Adam Gilroy 12/6/13 Personal Reflection to Summer Internship Over the course of the fifteen week fall semester, I worked with my father, John F. Gilroy, III, at his private law practice. I was able to utilize my skills as an editor and writer that I have acquired throughout my time as an Editing, Writing and Media major in Florida Stateâ€™s College of English. The internship was multi-faceted as it focused on topics ranging from extremely legal and professional to creative and open for interpretation. My duties were also varied in that they required me not only to write and edit but also to work as an office assistant. My internship took place at John F. Gilroy, III, P.A. in Tallahassee, Florida. My father is a graduate of Florida State Law School and has lived and worked in Tallahassee since he graduated in 1984. He started with The Agency of Health Care Administration for the state of Florida where he served as Chief Attorney for Health Care Facilities Regulation. This practice, formed in 2002, specializes in health and administrative law and also does business with the Florida Division of Alcoholic Beverages and Tobacco (DABT), manufacturers and brewers, wholesale alcoholic beverage distributors and retail vendors in matters of beverage law enforcement and policy development. A large majority of our clients are in the field of assisted living and often require the services of our firm to contest issues brought upon them by various state agencies. The implications of this work are very great as peopleâ€™s livelihoods and sometimes lives themselves are often in the balance. My duties included, but were not limited to: editing legal correspondence letters, researching topics of professional interest using credible sources and writing summaries on these topics, and representing the firm in a professional manner with those who I interacted with. I was required to report to the office each day on time and dressed accordingly. I was responsible not only for my editing and writing requirements but also acted as an assistant and runner. I drove documents to various governmental agencies and private offices for timely filing. I was responsible for scanning, faxing and emailing correspondence with these offices. I also sat at the desk at the front of the office and greeted people who entered our office. I do feel that my duties evolved from those explicitly stated on the contract as the internship evolved day-to-day and week-to-week. While my most valuable and important involvement during the internship was that of an editor and a writer, I did not take lightly my responsibilities for maintaining a stable work environment and representing our firm to clients and guests who would visit our offices. I felt my skills as an editor were useful and valuable to the practice. Editing legal documents was different than editing the papers of my peers or any editing exercise that I had previously completed for a class. The style presented to me while working at the law firm presented many challenges that I had to overcome. My father worked closely with me during the first few weeks to make sure I had a basic grasp on some of the concepts regarding format and style that I would encounter over the course of the fifteen week internship. Legal documents contain stylistic elements and nuances that are different than those of prose, essays etc. I was mainly line editing for errors in punctuation and consistency as opposed to the first or second draft of a peerâ€™s paper which is edited on a broader scale. This was rewarding because finding errors in these documents meant I was
providing a very necessary alteration to a document that would ultimately reflect on the firm. Some of these letters were correspondence with clients and other law firms and other documents were reviewed by me before being filed with governmental agencies. The writing portion of the internship included researching topics through the use of the internet and online databases. After extensively researching the topic, I was required to write a short summary of what I had discovered to be presented. This utilized my skills both as a writer and researcher, and I found this to be very fun and rewarding. The first topic was mainly concerned with the implementation and history of the Florida Sunshine Law concerning public records and open meetings. Florida has laws in place which allow unfettered access to public records and meetings unless the Florida Legislature deems them unfit for pubic distribution. These exemptions are almost exclusively for documents that could put a party in eminent danger or invade their privacy. Our law firm has several clients in a position to utilize these public records laws, so this research was mainly geared toward understanding more about that aspect of our business in the hopes of attracting more clients as well as being able to better serve existing ones. During the course of my research I discovered many pieces of information that were useful to my father, his clients and even me and my peers. To know that Florida citizens have the legal right to access a wealth of information was interesting and helpful for the future. At the end of my research and work I was able to correctly file a public records request and did so several times. The topic of my writing songs and poetry was one of more personal interest to my father. He asked me to create a collection of songs and then write the songs down and be able to take my experiences as an editor and apply them to a creative field that I have participated in for many years. He wanted to utilize my skills as a researcher that I had displayed in the Sunshine Law portion of the internship to learn more about a topic that interested both him and me. My biggest weaknesses throughout the course of the internship experience included my lack of knowledge of legal style and the nuances associated with documents that would be filed at governmental agencies. These documents have a complex system of punctuation and capitalization/non-capitalization that I had to quickly become familiar with in order to serve as an effective editor for the firm. My strengths during the internship included my ability to be personable and polite to the people with whom I interacted, my work ethic when showing up on time and prepared to work and my abilities as a writer and editor that Iâ€™ve learned as an Editing, Writing and Media major at Florida State. I also was required to be self motivated because of the nature of the internship where I was given a set amount of time with which to complete each task but was not monitored constantly. I was also able to multi-task and still be effective at each duty presented. At some points in the internship I would be doing research when a fax came in that had to be copied and delivered to an office. I also was responsible for keeping office supplies stocked and the front desk tidy while simultaneously completing my editing and writing tasks. I would recommend to any student of English, especially those interested in pursuing law school after graduation, to complete their internship at a law firm. I did not realize before working here how much the skills of a lawyer can be dependant on his or her ability to properly write and edit. My father was required to write, draft and rewrite on an almost daily basis. These written works included items as small as e-mails between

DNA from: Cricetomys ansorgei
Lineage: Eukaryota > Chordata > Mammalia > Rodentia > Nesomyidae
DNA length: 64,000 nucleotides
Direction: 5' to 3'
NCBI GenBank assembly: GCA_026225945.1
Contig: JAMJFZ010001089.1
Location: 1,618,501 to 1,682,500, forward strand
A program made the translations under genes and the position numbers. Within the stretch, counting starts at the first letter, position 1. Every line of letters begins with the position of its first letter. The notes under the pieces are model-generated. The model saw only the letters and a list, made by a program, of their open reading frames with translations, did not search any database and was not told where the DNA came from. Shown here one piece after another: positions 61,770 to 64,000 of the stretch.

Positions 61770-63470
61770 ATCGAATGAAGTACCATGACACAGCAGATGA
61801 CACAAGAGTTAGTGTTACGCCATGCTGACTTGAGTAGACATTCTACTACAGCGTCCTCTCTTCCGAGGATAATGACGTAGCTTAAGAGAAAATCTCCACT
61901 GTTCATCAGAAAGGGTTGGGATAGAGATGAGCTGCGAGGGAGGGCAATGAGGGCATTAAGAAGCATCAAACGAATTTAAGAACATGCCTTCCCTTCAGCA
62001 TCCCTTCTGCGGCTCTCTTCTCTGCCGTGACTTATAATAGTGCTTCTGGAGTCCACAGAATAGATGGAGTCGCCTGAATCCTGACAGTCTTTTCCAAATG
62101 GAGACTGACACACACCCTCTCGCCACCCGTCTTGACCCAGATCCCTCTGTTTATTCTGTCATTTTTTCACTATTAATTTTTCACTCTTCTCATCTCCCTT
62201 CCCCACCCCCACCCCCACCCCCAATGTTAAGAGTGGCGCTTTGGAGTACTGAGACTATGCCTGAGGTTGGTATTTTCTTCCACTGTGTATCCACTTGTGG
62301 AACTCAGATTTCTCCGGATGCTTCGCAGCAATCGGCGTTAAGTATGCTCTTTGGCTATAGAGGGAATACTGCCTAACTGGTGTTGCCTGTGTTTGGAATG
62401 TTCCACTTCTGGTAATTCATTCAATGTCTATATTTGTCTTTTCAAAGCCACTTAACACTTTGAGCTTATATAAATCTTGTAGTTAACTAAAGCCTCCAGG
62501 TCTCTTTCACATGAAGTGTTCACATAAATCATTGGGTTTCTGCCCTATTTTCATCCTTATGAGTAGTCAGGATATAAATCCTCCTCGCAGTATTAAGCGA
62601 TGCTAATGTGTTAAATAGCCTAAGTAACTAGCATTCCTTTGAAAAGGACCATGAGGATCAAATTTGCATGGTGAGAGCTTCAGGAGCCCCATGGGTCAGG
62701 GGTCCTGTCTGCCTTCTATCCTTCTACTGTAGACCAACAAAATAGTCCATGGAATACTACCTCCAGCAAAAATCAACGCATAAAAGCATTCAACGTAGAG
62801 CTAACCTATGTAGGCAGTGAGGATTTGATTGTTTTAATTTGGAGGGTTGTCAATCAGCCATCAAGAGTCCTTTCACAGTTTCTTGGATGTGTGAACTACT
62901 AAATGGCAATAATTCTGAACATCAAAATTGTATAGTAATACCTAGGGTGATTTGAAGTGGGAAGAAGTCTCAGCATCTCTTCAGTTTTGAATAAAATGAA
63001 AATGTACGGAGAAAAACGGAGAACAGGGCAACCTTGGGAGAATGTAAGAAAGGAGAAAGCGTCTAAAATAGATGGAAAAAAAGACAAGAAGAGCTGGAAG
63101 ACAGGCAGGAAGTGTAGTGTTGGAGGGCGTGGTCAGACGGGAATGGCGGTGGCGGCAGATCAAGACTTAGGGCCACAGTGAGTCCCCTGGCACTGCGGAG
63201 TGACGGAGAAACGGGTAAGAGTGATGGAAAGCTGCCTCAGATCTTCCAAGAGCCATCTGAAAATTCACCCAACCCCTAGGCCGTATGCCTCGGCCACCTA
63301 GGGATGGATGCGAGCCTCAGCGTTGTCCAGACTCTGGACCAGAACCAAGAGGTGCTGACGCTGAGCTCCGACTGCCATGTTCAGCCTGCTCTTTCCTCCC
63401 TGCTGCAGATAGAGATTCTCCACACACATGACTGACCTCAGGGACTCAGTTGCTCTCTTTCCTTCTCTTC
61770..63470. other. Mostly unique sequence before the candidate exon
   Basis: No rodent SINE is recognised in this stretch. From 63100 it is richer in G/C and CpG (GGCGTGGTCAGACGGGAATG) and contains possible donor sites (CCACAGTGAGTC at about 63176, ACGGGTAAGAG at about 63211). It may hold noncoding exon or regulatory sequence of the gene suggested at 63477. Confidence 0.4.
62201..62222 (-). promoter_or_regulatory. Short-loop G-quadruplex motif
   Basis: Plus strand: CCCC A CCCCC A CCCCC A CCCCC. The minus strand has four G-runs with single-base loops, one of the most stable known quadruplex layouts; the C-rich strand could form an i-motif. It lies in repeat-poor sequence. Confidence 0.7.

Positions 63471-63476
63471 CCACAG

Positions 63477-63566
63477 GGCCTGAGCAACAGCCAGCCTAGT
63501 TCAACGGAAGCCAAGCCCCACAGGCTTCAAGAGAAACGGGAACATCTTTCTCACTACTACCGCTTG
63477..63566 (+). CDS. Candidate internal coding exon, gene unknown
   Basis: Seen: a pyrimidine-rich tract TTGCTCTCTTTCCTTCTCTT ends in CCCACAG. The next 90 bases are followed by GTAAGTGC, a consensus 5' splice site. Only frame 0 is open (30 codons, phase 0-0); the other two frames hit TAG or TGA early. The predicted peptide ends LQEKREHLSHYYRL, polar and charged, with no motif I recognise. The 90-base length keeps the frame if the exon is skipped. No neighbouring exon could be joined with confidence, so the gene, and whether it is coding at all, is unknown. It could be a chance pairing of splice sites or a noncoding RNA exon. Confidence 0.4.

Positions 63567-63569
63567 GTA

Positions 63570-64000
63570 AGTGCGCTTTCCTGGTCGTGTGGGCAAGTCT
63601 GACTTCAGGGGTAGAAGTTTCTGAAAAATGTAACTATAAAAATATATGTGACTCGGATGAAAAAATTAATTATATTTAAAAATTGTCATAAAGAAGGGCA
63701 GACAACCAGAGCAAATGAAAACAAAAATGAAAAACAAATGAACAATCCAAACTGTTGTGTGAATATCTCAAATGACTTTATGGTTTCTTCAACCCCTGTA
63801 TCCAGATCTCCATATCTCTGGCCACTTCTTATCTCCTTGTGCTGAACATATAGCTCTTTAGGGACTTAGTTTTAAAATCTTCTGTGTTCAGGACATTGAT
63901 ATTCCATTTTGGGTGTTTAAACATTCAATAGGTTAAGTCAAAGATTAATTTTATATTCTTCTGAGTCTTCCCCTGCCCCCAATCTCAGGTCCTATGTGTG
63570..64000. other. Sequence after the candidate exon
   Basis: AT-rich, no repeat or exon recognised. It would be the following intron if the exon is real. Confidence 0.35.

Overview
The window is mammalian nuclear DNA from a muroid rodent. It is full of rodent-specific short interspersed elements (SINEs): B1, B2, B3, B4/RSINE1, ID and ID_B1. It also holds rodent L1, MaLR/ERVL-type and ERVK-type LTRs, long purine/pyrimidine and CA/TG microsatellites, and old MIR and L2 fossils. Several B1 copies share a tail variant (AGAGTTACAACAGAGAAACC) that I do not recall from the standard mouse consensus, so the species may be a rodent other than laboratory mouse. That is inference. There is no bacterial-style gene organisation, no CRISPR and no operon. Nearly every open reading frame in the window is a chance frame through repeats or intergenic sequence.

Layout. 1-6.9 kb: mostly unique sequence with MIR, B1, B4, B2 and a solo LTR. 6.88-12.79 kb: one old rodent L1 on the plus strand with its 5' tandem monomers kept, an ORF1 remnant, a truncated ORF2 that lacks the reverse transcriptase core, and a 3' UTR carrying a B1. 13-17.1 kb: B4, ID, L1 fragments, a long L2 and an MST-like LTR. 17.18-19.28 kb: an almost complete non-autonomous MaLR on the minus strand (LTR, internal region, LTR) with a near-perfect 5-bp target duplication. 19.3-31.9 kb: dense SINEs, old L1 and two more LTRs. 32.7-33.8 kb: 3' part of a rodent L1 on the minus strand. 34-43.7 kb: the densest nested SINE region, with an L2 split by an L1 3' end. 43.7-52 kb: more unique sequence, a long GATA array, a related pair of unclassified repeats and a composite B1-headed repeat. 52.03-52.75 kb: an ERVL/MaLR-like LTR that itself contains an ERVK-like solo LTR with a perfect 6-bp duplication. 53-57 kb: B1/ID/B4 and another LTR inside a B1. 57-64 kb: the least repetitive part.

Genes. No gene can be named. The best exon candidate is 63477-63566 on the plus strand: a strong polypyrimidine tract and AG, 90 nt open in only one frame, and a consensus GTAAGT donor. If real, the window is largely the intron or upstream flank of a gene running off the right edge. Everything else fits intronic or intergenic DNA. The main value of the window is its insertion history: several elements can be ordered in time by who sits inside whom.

clients and agencies all the way up to briefs that were twenty or more pages in length. Most of what was written by him and edited by me were motions and petitions which move cases along on their path. While the job may not have as much creative license as a novelist or journalist, lawyers are no doubt writers. The job can teach you valuable skills as a writer because each word must be carefully chosen and extra fluff is not acceptable in a legal setting much like with any other written work. Something else I learned about legal writing was the frequency with which a lawyer must write based off a template of sorts. Many documents, petitions, motions, etc. in the legal field are written based on a formula where certain pieces of information and format must be included in order for the document to be considered proper. The law profession also requires people skills which was a pleasantly surprising aspect of the internship. Trust between a lawyer and client is extremely important, and lawyers must be able to be trusted by and be able to communicate with their clients in order to do their job in the most effective way possible. Although I did not participate in this intimate form of communication, I did witness his abilities and learn from them. I also had to opportunity to greet clients. I would make sure they were comfortable. I would offer them all the essential elements of being able to get some work done such as a seat with good lighting, wifi information or maybe just a drink or snack. While some students may like to be at their desk all day uninterrupted, being responsible for visiting with people gave me some time to work on my intra-personal skills. I reflect on my internship over the past fifteen weeks of my final semester of college fondly. Being able to work alongside my father to contribute to our family business while simultaneously earning school credit was an experience I was lucky to have, but any law firm would have been a great place to earn the credit. Being able to learn about the Florida Sunshine Law was fascinating and eye opening because, although I have been a citizen of this state for my entire life, I had never peeled back the curtain to understand how many rights I as a citizen have to access public documents and attend meetings of agencies at all levels of government. I also am grateful for the time I was able to spend working critically on a creative work that counter-balanced the nature of the office work. To be able to take the same work ethic and analytical eye needed to edit legal documents and apply them to works of poetry was very rewarding. I could feel my work growing and growing as I edited and reworked the poetry. I look forward to being able to boast this internship on my resume as well as simply apply the skills I learned here in order to excel at my next opportunity. The job was challenging, rewarding and certainly utilized the skills weâ€™re taught as Editing, Writing and Media majors. My responsibilities included writing, editing and interacting with clients and visitors as well as managerial tasks. My weaknesses were mainly concentrated at the beginning of the internship when I was required to learn to edit a new style of writing that included stylistic elements that I had been previously unfamiliar with. I felt that my strengths of being able to point out inconsistencies in language and usage, being able to write and edit a concise summary of a topic of importance and being able to interact with people on a personal level far outweighed those weaknesses. I consider myself lucky to have earned my internship in a law office and I will take the skills learned with me throughout my career in editing, writing and media.